Increase in the usage number of digital communication is causing consumers to lose their inhibitions. With the birth of social networking sites, people have started relying upon people whom they meet online and ‘oversharing’ the information, according to a new study in the Journal of Consumer Research. ‘Sharing itself is not new, but consumers now have unlimited opportunities to share their thoughts, opinions, and photos, or otherwise promote themselves and their self image online. Digital devices and gadgets such as smartphones and tabs help people share more, and more broadly than ever before’, as written by author Russell W. Belk (York University).
Blogging and posting status beckons us to tell all. YouTube’s slogan is ‘Broadcast Yourself’ and social networking websites ask us ‘What do you have to share? ‘. Nowadays, consumers can rate movies, like their friends’ statuses, books, articles and even places online and engage with other consumers on forums and on websites such as eBay, Amazon, Yelp and other shopping websites. The possibilities for sharing online are endless and many of the most well known websites and smartphone apps are devoted to sharing.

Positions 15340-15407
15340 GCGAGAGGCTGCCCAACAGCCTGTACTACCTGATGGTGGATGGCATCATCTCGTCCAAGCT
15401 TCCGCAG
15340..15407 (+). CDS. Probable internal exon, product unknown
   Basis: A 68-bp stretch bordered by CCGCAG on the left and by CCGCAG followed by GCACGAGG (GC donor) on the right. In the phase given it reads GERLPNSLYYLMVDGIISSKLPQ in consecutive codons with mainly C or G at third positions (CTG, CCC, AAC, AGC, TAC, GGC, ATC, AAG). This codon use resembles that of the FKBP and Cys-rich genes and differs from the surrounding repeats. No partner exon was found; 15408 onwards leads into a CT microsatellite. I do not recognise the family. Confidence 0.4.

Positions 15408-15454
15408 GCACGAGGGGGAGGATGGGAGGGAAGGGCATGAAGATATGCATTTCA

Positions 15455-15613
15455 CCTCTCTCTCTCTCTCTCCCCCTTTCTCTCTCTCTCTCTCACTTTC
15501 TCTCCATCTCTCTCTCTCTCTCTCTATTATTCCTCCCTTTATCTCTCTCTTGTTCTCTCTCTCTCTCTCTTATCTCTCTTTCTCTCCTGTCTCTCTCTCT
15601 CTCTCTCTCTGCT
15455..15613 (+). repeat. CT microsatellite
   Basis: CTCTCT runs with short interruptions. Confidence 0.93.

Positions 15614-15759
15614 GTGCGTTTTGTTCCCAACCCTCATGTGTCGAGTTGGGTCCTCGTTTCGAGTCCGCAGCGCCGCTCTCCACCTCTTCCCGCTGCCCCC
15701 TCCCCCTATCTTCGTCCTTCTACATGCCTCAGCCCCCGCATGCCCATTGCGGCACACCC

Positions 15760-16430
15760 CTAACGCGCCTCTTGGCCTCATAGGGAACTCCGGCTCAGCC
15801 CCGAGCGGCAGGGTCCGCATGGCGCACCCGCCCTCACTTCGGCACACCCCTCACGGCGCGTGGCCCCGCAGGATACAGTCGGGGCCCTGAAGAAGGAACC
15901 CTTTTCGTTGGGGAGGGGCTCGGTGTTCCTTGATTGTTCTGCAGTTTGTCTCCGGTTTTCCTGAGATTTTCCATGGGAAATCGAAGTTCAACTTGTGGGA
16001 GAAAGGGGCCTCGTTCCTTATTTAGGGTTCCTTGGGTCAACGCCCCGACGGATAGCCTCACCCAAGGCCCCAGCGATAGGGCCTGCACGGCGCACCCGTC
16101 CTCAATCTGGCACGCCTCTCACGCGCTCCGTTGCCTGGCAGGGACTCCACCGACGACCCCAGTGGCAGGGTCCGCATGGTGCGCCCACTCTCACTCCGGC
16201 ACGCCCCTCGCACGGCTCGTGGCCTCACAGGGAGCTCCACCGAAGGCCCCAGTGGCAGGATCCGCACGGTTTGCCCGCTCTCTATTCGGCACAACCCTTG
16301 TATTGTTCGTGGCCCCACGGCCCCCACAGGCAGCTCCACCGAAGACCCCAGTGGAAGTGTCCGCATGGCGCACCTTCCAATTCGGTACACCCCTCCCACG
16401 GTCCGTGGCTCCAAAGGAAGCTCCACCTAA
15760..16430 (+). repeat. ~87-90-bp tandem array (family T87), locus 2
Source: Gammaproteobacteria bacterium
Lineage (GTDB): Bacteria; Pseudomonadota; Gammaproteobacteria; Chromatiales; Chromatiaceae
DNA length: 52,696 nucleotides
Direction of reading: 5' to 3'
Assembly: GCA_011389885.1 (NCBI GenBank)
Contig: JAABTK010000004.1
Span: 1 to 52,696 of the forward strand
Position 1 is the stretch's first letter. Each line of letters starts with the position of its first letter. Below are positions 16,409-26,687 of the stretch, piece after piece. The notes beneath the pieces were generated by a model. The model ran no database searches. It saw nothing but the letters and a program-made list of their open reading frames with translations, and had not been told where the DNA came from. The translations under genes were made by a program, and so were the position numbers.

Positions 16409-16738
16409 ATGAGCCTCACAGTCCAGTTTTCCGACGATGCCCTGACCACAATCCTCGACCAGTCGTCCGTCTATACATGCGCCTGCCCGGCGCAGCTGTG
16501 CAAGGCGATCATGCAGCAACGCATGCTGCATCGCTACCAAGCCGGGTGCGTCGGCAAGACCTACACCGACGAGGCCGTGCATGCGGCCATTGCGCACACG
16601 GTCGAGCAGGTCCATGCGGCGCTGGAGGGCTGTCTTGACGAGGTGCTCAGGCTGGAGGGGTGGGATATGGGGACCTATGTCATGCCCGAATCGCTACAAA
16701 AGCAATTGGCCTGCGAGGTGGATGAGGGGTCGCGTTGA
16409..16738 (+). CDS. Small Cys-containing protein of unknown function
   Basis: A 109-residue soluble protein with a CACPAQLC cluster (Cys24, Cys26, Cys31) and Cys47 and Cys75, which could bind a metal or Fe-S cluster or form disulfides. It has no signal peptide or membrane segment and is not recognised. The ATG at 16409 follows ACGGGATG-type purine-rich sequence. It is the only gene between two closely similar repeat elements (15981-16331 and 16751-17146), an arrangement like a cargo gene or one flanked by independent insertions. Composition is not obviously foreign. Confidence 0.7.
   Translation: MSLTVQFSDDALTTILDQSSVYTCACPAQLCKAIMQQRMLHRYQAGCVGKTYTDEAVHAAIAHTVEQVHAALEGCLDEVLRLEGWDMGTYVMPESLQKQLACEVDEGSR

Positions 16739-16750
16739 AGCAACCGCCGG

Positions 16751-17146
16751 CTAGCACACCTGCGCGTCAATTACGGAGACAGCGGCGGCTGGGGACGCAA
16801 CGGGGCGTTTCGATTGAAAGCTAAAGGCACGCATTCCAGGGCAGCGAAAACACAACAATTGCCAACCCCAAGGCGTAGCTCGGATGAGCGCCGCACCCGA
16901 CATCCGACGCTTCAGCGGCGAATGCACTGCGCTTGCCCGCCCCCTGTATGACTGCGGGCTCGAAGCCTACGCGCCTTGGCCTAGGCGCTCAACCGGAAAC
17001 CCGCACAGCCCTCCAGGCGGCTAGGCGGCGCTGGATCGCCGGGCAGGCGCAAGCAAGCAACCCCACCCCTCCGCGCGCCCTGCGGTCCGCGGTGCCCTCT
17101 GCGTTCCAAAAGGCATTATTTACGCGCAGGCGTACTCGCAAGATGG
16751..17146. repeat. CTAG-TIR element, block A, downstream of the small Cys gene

This week, the media was on fire when the news of the 70 year old Geraldo Rivera had shared a shirtless self picture on his twitter account. Just like Rivera, countless celebrities, from ’30 Rock’ star Alec Baldwin to Miami Dolphins wide receiver Mike Wallace, have lived to regret controversial tweets. This results in mental stress that leads to devastating results in a person’s life.
While a limited number of people can see our physical self; a virtually infinite number of people may see our online representation of ourselves. This doesn’t only leads to serious crimes but may put the victim in depression or chronic stress if the shared information flows in wrong hands.
Appearing literally or figuratively in a ‘bad’ way or sense online can come back to haunt consumers in future school or job findings that results in tremendous lack of self confidence, self embarrassment and shame.
‘Due to online disinhibition effect and tendency to confess to far more shortcomings and errors than they would divulge face to face, consumers seem to disclose more and may wind up oversharing through digital media to their eventual regret’, the author concludes.